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Sunday, February 10, 2013
Updated: June 13, 9:08 AM ET
Can Oilers, Red Wings survive injuries?

The Detroit Red Wings have missed Todd Bertuzzi while he's been injured this season.

DETROIT -- The Detroit Red Wings and Edmonton Oilers entered Saturday afternoon's game dead even in points with 11 each. Only Detroit's extra regulation win gave them an edge in the standings heading into the game, with the Red Wings clinging to the No. 8 spot over the Oilers.

But there was more in common with these two teams than their place in the Western Conference standings. Both are fighting through the early-season inconsistencies that become even more heightened when injuries kick in.

The Red Wings were playing without talented young defenseman Brendan Smith (shoulder), along with key forwards Todd Bertuzzi (back) and Darren Helm (back). There's not a player on Detroit's roster whose absence shakes up the team's bottom six and penalty kill more than Helm's.

The Oilers had it just as bad. They lost the game 2-1 in part because they struggled to win faceoffs. It didn't help that two of their centers Eric Belanger (foot) and Shawn Horcoff (broken knuckle) were already in suits as their teammates showered and met with the media after the game. Franchise center Ryan Nugent-Hopkins was back in the lineup but dealing with a shoulder injury.

Where these teams differ is in experience. The veteran Red Wings played with the desperation that comes with the realization that there's no time to wait for everyone to get healthy. It may never happen. That desperation wasn't quite matched by the visiting Oilers.

"They really played us hard, the compete level of the Red Wings was exemplary today," Oilers coach Ralph Krueger said. "That's something you need to look at and say, that's the level you want to get to."

With injuries, retirements and departures, the Red Wings are meeting an improving Oilers team on the playoff bubble this season. So it poses an interesting question: If only one of these teams gets in the postseason this year, which is the more likely pick?

A couple of NHL scouts were presented that question and both picked Detroit, in part because that organization gets the benefit of the doubt since the Red Wings have made the playoffs more times consecutively than any team in professional sports.

"I'd go with the experience," said one NHL scout.

The other agreed with his explanation just as simple.

"Datsyuk and Zetterberg," he said.

Both teams have star forwards, but the Red Wings' Pavel Datsyuk and Henrik Zetterberg come with the more developed two-way game and battle-tested experience. There's a difference between learning how to win and knowing how to win.

And also discovering new ways to win, which has been the case in Detroit this season. This version of the Red Wings doesn't have the huge talent advantage it's had in the past, which is the natural result when a future Hall of Famer such as Nicklas Lidstrom retires.

The exodus of talented defensemen Lidstrom, Brian Rafalski and Brad Stuart has been well-documented, but since losing in the Stanley Cup finals to the Pittsburgh Penguins in 2009, the Red Wings have also lost forwards Tomas Holmstrom, Jiri Hudler and Marian Hossa. Start adding it up and it makes that puck-possession style they dominated with at times a little tougher to maintain.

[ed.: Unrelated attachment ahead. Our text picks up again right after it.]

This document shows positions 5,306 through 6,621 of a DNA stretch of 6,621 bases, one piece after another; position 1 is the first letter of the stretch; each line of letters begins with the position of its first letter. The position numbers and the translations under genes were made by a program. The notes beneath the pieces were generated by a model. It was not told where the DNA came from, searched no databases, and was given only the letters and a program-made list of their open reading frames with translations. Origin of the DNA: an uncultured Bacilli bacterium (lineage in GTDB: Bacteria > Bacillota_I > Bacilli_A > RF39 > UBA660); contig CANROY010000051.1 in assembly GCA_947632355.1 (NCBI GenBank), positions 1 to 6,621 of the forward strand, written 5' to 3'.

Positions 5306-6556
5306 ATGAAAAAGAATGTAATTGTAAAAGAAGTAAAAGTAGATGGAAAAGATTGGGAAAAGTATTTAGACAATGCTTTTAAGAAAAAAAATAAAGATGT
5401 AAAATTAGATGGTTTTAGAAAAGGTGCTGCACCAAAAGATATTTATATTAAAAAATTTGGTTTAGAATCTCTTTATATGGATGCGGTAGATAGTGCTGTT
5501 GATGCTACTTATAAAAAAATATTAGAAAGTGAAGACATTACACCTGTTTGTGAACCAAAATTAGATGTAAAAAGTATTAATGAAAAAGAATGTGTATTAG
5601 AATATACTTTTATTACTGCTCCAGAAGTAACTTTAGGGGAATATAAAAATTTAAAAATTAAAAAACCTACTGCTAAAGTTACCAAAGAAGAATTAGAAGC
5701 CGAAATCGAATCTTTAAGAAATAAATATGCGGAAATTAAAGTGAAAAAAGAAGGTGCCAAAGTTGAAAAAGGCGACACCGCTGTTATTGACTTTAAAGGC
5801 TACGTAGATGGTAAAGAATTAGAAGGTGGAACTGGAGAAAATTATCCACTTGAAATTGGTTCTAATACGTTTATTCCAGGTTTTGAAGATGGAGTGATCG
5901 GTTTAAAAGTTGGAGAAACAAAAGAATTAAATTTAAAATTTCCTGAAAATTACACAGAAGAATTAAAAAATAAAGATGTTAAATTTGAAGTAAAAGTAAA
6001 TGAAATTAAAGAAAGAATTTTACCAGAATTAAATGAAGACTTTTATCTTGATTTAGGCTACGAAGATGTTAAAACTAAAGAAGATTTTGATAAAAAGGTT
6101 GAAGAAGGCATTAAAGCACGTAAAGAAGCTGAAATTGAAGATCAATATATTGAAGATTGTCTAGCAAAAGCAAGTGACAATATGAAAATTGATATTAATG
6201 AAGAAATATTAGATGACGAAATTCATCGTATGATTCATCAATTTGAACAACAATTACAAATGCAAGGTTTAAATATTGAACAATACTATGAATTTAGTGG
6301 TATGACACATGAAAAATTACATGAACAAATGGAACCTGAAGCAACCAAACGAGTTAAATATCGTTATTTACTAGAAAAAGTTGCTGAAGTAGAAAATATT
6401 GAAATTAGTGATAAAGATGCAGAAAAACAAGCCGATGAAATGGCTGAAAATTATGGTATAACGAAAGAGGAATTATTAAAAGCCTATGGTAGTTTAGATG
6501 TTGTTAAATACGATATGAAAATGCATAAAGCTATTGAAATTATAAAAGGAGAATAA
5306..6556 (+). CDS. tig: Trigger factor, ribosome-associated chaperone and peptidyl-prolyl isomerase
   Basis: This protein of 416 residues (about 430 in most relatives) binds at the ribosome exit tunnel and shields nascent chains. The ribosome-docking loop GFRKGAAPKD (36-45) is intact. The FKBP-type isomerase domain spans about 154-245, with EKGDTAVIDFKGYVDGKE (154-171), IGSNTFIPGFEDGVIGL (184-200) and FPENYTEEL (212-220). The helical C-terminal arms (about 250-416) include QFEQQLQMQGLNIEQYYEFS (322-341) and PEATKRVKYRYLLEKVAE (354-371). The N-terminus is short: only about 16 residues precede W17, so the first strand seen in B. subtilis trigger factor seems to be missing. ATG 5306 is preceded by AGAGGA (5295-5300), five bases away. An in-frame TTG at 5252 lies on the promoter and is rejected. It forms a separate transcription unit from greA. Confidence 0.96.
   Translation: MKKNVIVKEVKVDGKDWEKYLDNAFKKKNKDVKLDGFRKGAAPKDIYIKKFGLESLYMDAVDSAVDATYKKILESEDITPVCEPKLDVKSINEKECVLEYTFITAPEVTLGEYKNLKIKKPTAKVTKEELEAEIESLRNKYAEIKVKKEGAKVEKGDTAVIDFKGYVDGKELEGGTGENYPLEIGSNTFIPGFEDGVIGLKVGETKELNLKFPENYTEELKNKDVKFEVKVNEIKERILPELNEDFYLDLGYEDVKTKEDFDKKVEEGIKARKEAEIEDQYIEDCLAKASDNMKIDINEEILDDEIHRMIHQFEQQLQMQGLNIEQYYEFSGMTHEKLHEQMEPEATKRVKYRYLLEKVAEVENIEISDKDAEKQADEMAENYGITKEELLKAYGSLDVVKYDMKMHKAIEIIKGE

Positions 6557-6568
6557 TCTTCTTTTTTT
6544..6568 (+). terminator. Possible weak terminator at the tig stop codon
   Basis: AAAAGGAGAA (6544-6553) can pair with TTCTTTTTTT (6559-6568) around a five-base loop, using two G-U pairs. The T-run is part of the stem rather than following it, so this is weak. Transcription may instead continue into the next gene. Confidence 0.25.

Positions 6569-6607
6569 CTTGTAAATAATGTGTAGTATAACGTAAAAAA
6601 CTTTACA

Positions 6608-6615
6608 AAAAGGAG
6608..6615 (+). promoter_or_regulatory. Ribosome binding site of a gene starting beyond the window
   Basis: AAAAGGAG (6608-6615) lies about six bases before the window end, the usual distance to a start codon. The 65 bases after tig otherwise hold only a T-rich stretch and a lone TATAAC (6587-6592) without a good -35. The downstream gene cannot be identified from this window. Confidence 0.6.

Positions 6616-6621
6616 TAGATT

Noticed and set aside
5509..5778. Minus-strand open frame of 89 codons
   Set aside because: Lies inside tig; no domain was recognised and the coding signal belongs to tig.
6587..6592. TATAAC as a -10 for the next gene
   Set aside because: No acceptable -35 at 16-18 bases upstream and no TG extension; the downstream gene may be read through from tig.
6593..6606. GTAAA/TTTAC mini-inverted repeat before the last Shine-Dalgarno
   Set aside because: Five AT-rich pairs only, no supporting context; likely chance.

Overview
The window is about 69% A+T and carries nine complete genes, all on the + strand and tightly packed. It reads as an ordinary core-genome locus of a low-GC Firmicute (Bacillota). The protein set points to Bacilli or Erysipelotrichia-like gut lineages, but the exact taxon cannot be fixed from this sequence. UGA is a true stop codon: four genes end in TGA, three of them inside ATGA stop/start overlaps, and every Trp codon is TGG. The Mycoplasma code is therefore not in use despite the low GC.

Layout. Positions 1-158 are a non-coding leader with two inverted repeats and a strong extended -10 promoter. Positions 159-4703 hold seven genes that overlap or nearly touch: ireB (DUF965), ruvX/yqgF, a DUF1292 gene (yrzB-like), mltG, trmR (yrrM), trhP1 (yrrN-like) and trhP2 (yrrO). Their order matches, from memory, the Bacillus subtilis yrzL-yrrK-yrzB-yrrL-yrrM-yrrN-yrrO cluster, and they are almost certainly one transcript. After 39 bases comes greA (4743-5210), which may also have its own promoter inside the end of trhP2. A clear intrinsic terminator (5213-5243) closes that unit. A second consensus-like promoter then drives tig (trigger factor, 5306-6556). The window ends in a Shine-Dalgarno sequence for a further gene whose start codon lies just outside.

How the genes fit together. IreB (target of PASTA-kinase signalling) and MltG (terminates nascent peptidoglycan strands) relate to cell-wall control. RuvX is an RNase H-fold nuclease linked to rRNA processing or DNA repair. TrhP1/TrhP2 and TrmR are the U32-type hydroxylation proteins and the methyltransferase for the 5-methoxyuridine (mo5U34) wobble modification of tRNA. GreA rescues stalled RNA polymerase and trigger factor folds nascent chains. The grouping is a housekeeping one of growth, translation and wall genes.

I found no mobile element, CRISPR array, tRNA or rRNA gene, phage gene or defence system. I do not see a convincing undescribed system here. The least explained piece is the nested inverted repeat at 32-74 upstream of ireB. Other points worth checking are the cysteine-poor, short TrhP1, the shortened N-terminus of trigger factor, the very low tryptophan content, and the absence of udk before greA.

There will likely be more line mixing and defensive pair jumbling in Detroit this season than there has been in a decade.

"Yeah, but that doesn't mean we can't win," said coach Mike Babcock when we chatted before Saturday's win. "We have to get our head around how we gotta win. They taste and smell the same at the end of the game. It doesn't look the same, it might not feel the same, but at the end when you're walking out, it's the same. So let's embrace it."

The past two games especially, the Red Wings have seemed to embrace it. It's a sign that this year's team is willing to grind out wins in ways Detroit teams in the past didn't have to, making them the most blue-collar Red Wings team in recent memory.

It's a lesson the young Oilers can learn in the early going. They've been a fun group to watch develop because the skill level is so high-end and it's a group that's growing together. When they start winning games like Saturday's, or at least getting a point in overtime, that's a promising sign that they're ready to become a playoff team.

"We're growing, we're maturing," said goalie Devan Dubnyk, who watched teammate Nikolai Khabibulin make an outstanding season debut. "From my end, I've been really happy with the way we've been playing. We're blocking tons of shots. Guys are working really hard. There's some breakdowns we're cleaning up. They're making it easier for the goalie to play back there."

When their entire team is in the lineup, the Oilers can play with anyone in the league. If they're 100 percent healthy, they're a playoff team. Trouble is, nobody makes it through a season like this without injuries.

"The Oilers don't have the depth," said one NHL scout. "You're starting to see that."

As the games tighten with the playoffs closing in, they'll have to improve their 5-on-5 play and win games without relying so heavily on their talented power play.

If they keep getting strong performances from Dubnyk, and now possibly Khabibulin, along with a solid penalty kill, they'll stay in the mix. Edmonton just needs to find ways to grind out points until more bodies return. The Oilers got a glimpse of what that looks like on Saturday from the Red Wings.

"I thought they really came out and played desperate all the way through the game and showed us the level we needed to get to," Krueger said.